It’s that time in everyone’s lives again. Where we all come together and return to the lives of Dante and Randal: our favorite Quick Stop employees. And when I say everyone’s, it’s more of an encompassing generalization than specific to every person. From the 1994 original, the animated series, The Flying Car, Clerks II, and through the newly-released trilogy-capper, Kevin Smith’s Clerks series has found a way to speak some honest truths.
Hold up a minute! What is this Flying Car; I can hear you asking. I’m glad you asked!
After Kevin Smith figuratively and literally closed the book on the View Askewniverse with 2001’s Jay and Silent Bob Strike Back, Smith dipped back into the lives of Dante and Randal with a six-minute short film that debuted on The Tonight Show with Jay Leno in early 2002. A handful of years before Dante and Randal took their particular set of skills to Mooby’s with Clerks II, Dante and Randal found themselves in a car ride for the ages.
Doing anything to kill the boredom of sitting in a traffic jam, Randal, as is always the case, dispenses with a pop culture reference to kick off a conversation. In this instance, the lack of maneuverability he finds himself in has Randal yearning for the futuristic utopia of The Jetsons. Feeling lied to by the Hanna/Barbara creations about the lack of flying cars, Randal knocks television for incessant lies. Dante, rational as always, retorts with not banking futuristic “what-if” glimpses and scenarios proposed by what you find on the boob tube.
Hooking Dante with his want of flying cars, Randal muses that others are working on such a vehicle. Dante, of course, could care less. After using John F. Kennedy and his promise of landing a man on the moon in ten years, Randal dispenses on Kennedy’s “sack” at such a proposal. Laying the foundation, Randal continues to pass the time by proposing a hypothetical question to Dante: If a German scientist comes to you with such a fanciful vehicle, what would you trade for the flying car? If you know Clerks or the character of Randal Graves, a question is never simple.
While Dante and Randal sit idly in their vehicle, Randal gets more in-depth with his hypothetical scenario. Not content with a normalized trade, Randal’s proposal includes the loss of an appendage, the usage of medical drugs, and what the scientist (and his friends) would do to Dante. As the scenario gets further detailed and demented, Dante’s frustration grows over whether the scientist’s demands for the Flying Car are worth the hassle. What would Dante do for the Flying Car? I don’t dare ruin what Kevin Smith crafts, but rest assured, it fits well for the characters of Dante and Randal.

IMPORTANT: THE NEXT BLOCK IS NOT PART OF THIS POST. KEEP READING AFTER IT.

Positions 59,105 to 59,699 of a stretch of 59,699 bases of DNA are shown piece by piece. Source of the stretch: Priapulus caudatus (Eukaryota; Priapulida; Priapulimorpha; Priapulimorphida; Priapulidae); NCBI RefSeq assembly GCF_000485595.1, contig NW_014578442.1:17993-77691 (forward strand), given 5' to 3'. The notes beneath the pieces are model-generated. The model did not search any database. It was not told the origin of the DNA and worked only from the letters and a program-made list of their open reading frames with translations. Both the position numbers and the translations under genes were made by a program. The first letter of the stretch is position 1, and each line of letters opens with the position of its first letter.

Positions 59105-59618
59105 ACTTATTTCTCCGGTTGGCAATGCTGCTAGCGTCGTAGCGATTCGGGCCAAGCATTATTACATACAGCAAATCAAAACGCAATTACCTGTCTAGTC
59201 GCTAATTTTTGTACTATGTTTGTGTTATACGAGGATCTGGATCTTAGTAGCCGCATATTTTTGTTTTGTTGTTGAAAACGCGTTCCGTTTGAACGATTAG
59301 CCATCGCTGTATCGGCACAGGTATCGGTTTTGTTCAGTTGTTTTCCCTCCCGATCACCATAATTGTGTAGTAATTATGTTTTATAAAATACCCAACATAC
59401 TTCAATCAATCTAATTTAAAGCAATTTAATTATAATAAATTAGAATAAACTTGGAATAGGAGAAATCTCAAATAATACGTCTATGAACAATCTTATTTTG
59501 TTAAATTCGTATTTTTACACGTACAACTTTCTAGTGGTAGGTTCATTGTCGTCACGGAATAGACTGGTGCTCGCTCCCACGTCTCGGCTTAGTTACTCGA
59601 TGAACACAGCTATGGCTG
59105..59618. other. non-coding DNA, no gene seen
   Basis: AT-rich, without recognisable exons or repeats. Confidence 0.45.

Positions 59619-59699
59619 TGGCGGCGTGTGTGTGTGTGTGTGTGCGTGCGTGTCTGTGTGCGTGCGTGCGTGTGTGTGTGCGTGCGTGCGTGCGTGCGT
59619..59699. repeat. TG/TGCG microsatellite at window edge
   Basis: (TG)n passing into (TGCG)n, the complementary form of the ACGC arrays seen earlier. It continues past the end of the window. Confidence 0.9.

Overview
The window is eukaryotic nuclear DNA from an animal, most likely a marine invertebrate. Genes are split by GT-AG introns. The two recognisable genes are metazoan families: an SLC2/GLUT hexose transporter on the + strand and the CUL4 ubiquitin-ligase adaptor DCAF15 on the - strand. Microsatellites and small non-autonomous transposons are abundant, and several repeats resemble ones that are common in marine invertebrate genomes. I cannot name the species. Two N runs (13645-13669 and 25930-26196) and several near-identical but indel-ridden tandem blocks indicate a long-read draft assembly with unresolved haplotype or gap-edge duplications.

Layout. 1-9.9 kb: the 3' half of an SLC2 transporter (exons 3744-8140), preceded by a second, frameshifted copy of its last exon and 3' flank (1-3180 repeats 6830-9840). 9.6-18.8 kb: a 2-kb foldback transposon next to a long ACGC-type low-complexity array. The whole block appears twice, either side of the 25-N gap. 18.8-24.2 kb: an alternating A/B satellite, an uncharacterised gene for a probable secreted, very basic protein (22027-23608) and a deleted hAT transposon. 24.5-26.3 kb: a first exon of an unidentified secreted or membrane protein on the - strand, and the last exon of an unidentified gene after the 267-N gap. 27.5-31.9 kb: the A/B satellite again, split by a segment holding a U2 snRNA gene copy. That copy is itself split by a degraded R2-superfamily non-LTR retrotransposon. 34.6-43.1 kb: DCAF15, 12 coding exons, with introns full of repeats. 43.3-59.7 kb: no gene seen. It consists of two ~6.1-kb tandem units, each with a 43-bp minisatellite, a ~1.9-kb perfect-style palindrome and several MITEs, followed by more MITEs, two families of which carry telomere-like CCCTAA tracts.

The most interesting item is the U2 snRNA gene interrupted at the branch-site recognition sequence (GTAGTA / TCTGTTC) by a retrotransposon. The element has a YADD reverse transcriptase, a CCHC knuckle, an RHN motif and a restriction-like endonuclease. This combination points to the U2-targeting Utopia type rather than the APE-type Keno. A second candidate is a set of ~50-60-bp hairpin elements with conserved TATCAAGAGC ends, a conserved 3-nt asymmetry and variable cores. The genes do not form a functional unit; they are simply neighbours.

Much has been said, good and bad, about Kevin Smith’s films over the years. After initially concluding the View Askewniverse, it felt as though those characters we know and love were to be left behind. And there’s no shame in that as you venture out and create new worlds and characters.
While Kevin Smith has frequently returned to the View Askewniverse, each drop-in comes at a different point in his life and career. What 2006’s Clerks II became is a result of that period in Smith’s career; the same goes for Clerks III. Especially Clerks III.
The most intriguing aspect of The Flying Car doesn’t come from Smith’s wonderfully-crafted dialogue or spot-on performances; the time period of Smith’s career and where we find Dante and Randal. The Flying Car, in a way, is saying goodbye to the second iteration of Dante and Randal.
The first time we meet the titular clerks, Kevin Smith is figuring out how to finance his first film, hiring local actors, and unaware of the character longevity he’s creating. The second generation is slightly sillier with the combination of Clerks: The Animated Series, their brief cameo in Jay and Silent Bob Strike Back, and this short film.
Since this is a short-form comedy, The Flying Car is not a plot-heavy film. What I enjoy most about The Flying Car is that it feels like we are peeking in on Dante and Randal during a random moment in their lives. There isn’t a big revelation of story beats we need to hit; this is Dante and Randal sitting in traffic. Kevin Smith’s naturalistic dialogue flows well through Dante and Randal’s mouths. You almost feel that the next traffic jam you’re in, you can look over and see these two having this conversation.
While in the overall career of Kevin Smith, The Flying Car is minor, sitting with Dante and Randal as they rattle on about a fictional flying car brings a smile to my face. Not just for Kevin Smith’s ingenious, if expected, dialogue, but for dropping in on classic characters one last time before they evolved into the next versions we revisit in Clerks II. And while I enjoy the later iterations of Dante and Randal, The Flying Car is a six-minute time capsule showcasing the writing talent of Kevin Smith and the acting prowess of actors Brian O’Halloran and Jeff Anderson in prime, hilarious form.